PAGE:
The basic plot of A Wild Hare, which centers on Elmer Fudd's hapless pursuit of the much smarter Bugs, would serve as a template for many subsequent cartoons. Elmer first approaches one of Bugs' holes, puts down a carrot, and hides behind a tree. Bugs' arm reaches out of the hole, feels around, and snatches the carrot. He reaches out again and finds the business end of Elmer's shotgun. His arm quickly pops back into the hole before returning to drop the eaten stub of Elmer's carrot before apologetically caressing the end of the barrel. Elmer shoves his gun into Bugs' hole, with a tug of war resulting in the barrel being bent into a pretzel. Elmer frantically digs into the hole while Bugs emerges from a nearby hole with a carrot in his mouth. He lifts Fudd's hat and raps the top of his head until Elmer notices, then chews his carrot a bit before delivering his definitive line, "What's up, Doc?" Elmer explains that he's hunting "wabbits", and Bugs chews his carrot while asking what a wabbit is. Bugs teases Elmer by displaying every aspect of Fudd's rabbit description until Elmer begins suspecting that Bugs is a rabbit, saying to the audience "You know, I beweive this fella is an R-A-B-B-I-T." Bugs draws Fudd close and says, "Listen, Doc, don't spread this around, but, uh... confidentially..." before yelling "I AM A 'WABBIT'!" (a variation of Mischa Auer's line "Confidentially, she stinks" from 1938's You Can't Take It with You, a then-well-known catchphrase used in other Warner Brothers cartoons). Bugs hides behind a tree, then sneaks up behind Elmer, covers his eyes and asks "Guess who?" Elmer tries the names of contemporary screen beauties whose names exploited his accent ("Hedy Wamaw" for Hedy Lamarr, "Cawowe Wombawd" for Carole Lombard, "Wosemawy Wane" for Rosemary Lane, and "Owivia de Haviwand" for Olivia de Havilland) before he arrives at "Say, you wouldn't be that scwewy wabbit, would you?" Bugs responds "Hmm..... Could be!", kisses Elmer, and dives into a hole. Elmer sticks his head into the hole and gets another kiss from Bugs, so wet that Elmer needs to wipe his mouth for a bit before deciding to set a trap. Bugs puts a skunk in the trap and Elmer assumes that he's caught the rabbit. Fudd blindly grabs the skunk and carries it over to the watching Bugs to brag to the bunny about how he outsmarted him. As Elmer comprehends the situation, Bugs gives him a smooch on the nose. Fudd looks at the skunk, who winks and nudges Elmer while saying "Confidentially... uh, hmm, you know..." Fudd winces and gingerly sends the skunk on his way. Bugs then offers to let Elmer have a free shot at him. After Elmer fires, Bugs fakes an elaborate death scene and plays dead, leaving Elmer sobbing (despite the fact that killing Bugs was presumably his intention all along). Bugs then sneaks up behind the despairing Fudd, kicks him in his rear, shoves a cigar into his mouth, and tiptoes away, ballet-style. Finally, the frustrated Elmer, driven to distraction by the rabbit's antics, walks away sobbing about "wabbits, cawwots, guns", etc. Bugs asides to the audience, "Can ya imagine anybody acting like that? Ya know, I think the poor guy's screwy!" Bugs then begins to play his carrot like a fife, playing the tune The Girl I Left Behind Me, and marches with one stiff leg towards his rabbit hole, as with the fifer in the painting, The Spirit of '76.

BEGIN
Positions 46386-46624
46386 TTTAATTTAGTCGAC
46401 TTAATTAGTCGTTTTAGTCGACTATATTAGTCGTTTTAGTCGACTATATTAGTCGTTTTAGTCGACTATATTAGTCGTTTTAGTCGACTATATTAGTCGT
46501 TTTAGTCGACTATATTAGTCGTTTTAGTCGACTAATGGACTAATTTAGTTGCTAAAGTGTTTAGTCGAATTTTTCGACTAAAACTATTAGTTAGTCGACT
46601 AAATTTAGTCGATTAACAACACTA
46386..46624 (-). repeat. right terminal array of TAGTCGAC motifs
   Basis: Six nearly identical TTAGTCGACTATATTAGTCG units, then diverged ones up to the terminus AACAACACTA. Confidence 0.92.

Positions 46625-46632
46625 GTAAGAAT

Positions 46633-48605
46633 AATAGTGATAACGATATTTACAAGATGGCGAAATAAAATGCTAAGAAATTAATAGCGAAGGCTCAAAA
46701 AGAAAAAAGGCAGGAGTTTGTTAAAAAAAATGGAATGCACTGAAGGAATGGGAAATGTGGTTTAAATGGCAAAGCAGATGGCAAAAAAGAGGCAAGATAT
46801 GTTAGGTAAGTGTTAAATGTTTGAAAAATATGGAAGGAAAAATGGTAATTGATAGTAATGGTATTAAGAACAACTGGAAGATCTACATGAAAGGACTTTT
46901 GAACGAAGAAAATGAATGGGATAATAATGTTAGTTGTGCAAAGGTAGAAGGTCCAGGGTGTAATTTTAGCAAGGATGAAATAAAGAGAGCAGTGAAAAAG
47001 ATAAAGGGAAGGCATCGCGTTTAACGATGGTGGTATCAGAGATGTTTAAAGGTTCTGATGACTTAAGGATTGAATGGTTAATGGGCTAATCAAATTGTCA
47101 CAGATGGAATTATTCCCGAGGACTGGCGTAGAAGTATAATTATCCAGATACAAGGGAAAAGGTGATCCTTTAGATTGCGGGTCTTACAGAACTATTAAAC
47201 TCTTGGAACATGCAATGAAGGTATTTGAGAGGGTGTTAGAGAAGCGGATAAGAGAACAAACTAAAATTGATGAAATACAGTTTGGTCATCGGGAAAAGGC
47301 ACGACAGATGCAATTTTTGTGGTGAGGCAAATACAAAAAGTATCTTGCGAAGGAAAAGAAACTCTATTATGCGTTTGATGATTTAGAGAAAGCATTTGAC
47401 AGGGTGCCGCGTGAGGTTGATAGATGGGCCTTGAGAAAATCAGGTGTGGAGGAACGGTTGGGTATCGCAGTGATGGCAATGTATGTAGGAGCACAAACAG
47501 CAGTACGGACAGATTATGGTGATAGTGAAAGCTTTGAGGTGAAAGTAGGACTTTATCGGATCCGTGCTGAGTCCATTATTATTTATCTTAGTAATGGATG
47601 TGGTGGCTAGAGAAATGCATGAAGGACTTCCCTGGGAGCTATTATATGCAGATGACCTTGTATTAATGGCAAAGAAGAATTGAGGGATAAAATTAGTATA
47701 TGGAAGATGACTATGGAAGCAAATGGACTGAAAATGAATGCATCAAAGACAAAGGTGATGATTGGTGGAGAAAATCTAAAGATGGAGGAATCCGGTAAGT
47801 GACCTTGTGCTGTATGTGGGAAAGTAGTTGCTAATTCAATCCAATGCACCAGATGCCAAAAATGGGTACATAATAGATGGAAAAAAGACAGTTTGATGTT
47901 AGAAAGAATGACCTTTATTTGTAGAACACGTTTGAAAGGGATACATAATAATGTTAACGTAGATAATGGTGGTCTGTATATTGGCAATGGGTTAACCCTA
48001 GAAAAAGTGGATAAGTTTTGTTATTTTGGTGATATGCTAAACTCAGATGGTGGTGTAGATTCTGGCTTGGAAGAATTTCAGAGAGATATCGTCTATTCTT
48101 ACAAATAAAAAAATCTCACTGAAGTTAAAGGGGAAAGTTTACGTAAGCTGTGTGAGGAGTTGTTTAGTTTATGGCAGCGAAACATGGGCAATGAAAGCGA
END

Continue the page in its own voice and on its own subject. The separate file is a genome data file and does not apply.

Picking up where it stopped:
Academy Award NominationEdit
The short was nominated for an Academy Award for Best Short Subject: Cartoons. Another nominee was Puss Gets the Boot (the first Tom and Jerry cartoon), directed by William Hanna and produced by Rudolf Ising. Both nominations lost to The Milky Way, another MGM Rudolph Ising production.